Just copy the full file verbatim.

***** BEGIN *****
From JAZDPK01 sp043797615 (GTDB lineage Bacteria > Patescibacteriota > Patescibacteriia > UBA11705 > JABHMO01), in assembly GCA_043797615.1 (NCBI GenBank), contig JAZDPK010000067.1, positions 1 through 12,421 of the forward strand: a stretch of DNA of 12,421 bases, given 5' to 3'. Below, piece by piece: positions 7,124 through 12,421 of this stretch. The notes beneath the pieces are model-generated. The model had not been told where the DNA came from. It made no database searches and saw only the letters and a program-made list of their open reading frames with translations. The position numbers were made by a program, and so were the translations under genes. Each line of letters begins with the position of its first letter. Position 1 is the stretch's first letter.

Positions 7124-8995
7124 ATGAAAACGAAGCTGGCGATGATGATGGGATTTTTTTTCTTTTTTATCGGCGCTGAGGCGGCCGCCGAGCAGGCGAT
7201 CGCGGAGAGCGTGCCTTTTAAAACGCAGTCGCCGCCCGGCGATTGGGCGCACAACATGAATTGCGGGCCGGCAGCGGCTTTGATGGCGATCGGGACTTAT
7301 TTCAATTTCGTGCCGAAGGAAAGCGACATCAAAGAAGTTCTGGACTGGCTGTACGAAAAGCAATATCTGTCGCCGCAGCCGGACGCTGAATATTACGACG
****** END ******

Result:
From JAZDPK01 sp043797615 (GTDB lineage Bacteria > Patescibacteriota > Patescibacteriia > UBA11705 > JABHMO01), in assembly GCA_043797615.1 (NCBI GenBank), contig JAZDPK010000067.1, positions 1 through 12,421 of the forward strand: a stretch of DNA of 12,421 bases, given 5' to 3'. Below, piece by piece: positions 7,124 through 12,421 of this stretch. The notes beneath the pieces are model-generated. The model had not been told where the DNA came from. It made no database searches and saw only the letters and a program-made list of their open reading frames with translations. The position numbers were made by a program, and so were the translations under genes. Each line of letters begins with the position of its first letter. Position 1 is the stretch's first letter.

Positions 7124-8995
7124 ATGAAAACGAAGCTGGCGATGATGATGGGATTTTTTTTCTTTTTTATCGGCGCTGAGGCGGCCGCCGAGCAGGCGAT
7201 CGCGGAGAGCGTGCCTTTTAAAACGCAGTCGCCGCCCGGCGATTGGGCGCACAACATGAATTGCGGGCCGGCAGCGGCTTTGATGGCGATCGGGACTTAT
7301 TTCAATTTCGTGCCGAAGGAAAGCGACATCAAAGAAGTTCTGGACTGGCTGTACGAAAAGCAATATCTGTCGCCGCAGCCGGACGCTGAATATTACGACG